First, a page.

Australia saw a continued rise in venture capital funding in 2020, to a record US$1.6 billion, up from US$1.48 billion in 2019, according to the latest KPMG Venture Pulse report, released today.
The quarterly research, which captures investment in startups across the world, reported 227 Australian VC investment deals over 2020, down from a record 285 in 2019
Head of KPMG High Growth Ventures, Amanda Price commented: "Despite the ongoing ripple effects of COVID-19, both global and local investors remain eager to fund Australian innovation. The new dynamics driven by the global pandemic have accelerated digitization across many industries. This rapid change creates opportunities for disruption, and investors see potential in Australian startups to build great companies and deliver strong returns.”
“Alongside later-stage rounds for well-established Australian startups like Canva, Go1 and Volt Bank – we are also seeing investment in new areas of technology such as plant-based foods – with v2food’s Series B one of the top five deals of 2020. Each of these deals is more than just a number – it represents a dynamic business that is creating new jobs and fueling the growth of Australia’s future economy,” she added.
Major Australian VC deals in 2020 included later stage rounds for established scale-ups such as Brighte, SiteMinder and Safety Culture, which raised over US$70 million across two funding rounds in 2020.
|v2food||$55||Consumer Products & Services (B2C)||NSW|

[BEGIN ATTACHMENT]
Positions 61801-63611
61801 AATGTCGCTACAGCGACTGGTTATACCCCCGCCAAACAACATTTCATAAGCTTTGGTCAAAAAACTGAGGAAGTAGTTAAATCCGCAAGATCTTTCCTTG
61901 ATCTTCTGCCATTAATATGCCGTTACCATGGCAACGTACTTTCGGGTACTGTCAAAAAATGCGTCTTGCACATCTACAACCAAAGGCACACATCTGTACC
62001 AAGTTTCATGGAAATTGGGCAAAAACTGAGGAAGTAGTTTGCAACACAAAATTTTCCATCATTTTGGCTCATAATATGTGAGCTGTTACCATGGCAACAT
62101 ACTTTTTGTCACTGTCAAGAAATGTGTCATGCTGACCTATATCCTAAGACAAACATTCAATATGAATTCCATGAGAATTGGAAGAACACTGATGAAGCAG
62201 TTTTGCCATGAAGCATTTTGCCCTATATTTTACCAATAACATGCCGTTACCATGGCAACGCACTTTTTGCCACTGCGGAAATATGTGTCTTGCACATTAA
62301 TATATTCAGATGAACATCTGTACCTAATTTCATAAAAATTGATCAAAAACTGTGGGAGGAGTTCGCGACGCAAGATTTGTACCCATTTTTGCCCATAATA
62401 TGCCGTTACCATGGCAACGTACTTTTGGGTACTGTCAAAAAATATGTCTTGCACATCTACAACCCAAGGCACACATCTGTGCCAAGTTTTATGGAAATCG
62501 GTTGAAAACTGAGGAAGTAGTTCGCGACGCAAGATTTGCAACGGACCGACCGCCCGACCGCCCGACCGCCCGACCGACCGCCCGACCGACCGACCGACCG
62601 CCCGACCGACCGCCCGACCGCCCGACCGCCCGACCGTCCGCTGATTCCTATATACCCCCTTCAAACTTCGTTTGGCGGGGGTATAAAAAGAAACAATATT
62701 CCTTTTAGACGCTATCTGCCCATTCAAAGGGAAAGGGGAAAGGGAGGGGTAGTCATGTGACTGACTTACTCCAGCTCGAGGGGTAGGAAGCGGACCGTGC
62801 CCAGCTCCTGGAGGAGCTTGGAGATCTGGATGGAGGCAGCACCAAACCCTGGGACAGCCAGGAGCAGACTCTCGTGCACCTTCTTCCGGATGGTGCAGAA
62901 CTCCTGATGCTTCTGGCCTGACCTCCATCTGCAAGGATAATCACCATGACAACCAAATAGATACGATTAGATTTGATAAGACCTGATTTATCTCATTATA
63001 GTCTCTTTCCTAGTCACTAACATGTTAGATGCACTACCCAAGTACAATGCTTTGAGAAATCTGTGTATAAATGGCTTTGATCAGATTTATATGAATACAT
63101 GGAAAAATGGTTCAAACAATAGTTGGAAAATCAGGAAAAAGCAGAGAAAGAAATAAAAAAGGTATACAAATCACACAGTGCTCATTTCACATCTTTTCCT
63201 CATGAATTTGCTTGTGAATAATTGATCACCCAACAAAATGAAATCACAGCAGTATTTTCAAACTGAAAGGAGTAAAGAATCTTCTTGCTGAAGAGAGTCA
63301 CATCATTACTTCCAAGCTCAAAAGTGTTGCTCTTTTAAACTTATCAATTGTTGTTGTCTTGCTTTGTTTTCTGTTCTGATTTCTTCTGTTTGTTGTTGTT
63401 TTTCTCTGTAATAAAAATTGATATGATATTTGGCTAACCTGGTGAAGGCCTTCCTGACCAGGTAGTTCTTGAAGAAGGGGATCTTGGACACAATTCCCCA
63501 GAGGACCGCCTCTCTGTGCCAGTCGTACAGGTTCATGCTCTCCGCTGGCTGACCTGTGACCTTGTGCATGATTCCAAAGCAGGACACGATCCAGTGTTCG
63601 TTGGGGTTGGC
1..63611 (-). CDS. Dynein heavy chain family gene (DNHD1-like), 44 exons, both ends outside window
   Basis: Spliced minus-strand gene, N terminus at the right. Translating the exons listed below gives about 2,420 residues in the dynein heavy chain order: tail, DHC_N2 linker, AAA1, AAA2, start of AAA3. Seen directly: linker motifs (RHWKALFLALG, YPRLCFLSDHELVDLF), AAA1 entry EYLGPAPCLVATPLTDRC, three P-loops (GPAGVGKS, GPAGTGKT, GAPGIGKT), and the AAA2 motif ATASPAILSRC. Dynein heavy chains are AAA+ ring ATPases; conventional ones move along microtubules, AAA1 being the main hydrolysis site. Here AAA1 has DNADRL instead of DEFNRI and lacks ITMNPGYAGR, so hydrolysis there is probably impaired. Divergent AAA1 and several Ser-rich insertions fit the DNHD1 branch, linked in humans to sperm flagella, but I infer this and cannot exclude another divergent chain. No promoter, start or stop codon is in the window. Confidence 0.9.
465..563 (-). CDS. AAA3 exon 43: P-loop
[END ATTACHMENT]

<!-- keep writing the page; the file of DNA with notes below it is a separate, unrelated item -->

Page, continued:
|Volt Bank||$48.50||Financial Services||NSW|
|Go1||$40||Business Products & Services (B2B)||QLD|
|Futurespace||$39.40||Business Products & Services (B2B)||NSW|
|Integrity (Life and Health Insurance)||$31||Financial Services||NSW|
Globally, in the first half of the year startup investment contracted under the unique pressures of the COVID-19 pandemic. VC investors were generally cautious due to economic uncertainty and many startups across all markets experienced significant business hardship. Despite this, later-stage financing volume remained relatively robust, with VC investment recovering to near all-time records in the last six months of 2020 as more clarity around the economic future emerged.
"In what was a globally tumultuous year, Australia’s startup investment environment remained robust. Many of our leading VC firms continued to raise record levels of funding from private and institutional sources. With this capital at their disposal, there remains much dry power within the system,” said Amanda Price.
“Despite the events of 2020, founders enter 2021 with every opportunity to secure the funds they need to fuel rapid growth.”
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